Effect of Stitch Density and Stitch Thread Thickness on Low-Velocity Impact Damage of Stitched Composites
Effect of stitch density and stitch thread thickness on low-velocity impact damage of stitched composites is investigated experimentally. Physical examination on damage surfaces shows that stitches perform as crack initiators, as well as crack arrestors. Longer matrix cracks are observed in densely-stitched composites, in contrast to isolated matrix cracks found in moderately-stitched composites. Ultrasonic C-scan evidently compares the delamination areas and concludes that specimens with higher stitch density and thread thickness are more capable of impeding delamination growth by effectively bridging delamination cracks. Load–time curves reveal that the onset of delamination is not influenced by stitch density and thread thickness. Energy consumption for the impact event is evaluated and discussed with the conclusion that, although absorbed energy is independent of stitch density and thread thickness, the proportion of energy consumption for damage mechanisms like delamination, matrix cracks and stitch debonding are different for laminated composites stitched with different stitch parameters.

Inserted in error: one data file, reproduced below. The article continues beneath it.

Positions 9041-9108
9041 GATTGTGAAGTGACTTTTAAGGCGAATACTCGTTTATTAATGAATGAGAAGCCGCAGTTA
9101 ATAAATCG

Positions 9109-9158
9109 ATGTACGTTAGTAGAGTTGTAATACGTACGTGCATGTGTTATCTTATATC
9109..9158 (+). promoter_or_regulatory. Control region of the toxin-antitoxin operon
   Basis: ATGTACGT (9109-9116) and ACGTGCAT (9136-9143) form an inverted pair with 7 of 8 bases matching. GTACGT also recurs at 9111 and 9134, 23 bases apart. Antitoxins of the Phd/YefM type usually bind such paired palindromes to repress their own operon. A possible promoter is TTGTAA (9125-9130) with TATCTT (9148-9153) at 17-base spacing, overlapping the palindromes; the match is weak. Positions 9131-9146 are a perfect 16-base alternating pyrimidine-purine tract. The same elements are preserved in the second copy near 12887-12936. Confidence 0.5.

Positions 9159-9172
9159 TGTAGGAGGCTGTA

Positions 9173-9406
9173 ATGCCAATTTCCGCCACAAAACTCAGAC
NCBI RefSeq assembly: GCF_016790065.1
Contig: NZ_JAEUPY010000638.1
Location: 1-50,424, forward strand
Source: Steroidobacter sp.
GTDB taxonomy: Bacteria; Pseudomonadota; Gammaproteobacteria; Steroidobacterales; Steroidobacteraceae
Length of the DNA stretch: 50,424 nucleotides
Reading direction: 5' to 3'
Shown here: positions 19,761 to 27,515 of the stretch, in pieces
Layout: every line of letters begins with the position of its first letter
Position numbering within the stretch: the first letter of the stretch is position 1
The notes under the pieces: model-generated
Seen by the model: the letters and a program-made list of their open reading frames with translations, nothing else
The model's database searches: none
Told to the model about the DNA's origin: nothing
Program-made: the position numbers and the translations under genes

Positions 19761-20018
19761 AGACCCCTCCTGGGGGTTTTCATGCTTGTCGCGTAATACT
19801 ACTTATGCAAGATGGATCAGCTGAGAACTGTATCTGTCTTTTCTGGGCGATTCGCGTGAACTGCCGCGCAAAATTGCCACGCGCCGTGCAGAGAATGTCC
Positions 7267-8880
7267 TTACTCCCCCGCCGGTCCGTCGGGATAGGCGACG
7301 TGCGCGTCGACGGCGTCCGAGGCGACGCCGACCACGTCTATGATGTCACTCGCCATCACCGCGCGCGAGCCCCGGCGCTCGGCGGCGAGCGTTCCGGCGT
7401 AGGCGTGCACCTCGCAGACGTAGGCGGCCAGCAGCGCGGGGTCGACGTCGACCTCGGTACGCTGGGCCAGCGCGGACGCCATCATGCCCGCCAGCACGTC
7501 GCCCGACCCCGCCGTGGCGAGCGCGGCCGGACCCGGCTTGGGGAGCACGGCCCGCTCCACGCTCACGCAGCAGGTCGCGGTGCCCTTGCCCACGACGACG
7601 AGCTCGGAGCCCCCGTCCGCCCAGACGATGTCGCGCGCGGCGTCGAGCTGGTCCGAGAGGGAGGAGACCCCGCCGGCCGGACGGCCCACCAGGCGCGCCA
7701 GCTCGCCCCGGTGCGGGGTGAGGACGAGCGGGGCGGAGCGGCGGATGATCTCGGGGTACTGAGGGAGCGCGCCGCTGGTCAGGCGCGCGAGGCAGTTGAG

Composites Part A: Applied Science and Manufacturing
Tan, Kwek Tze; Watanabe, N.; and Iwahori, Y., "Effect of Stitch Density and Stitch Thread Thickness on Low-Velocity Impact Damage of Stitched Composites" (2010). Mechanical Engineering Faculty Research. 707.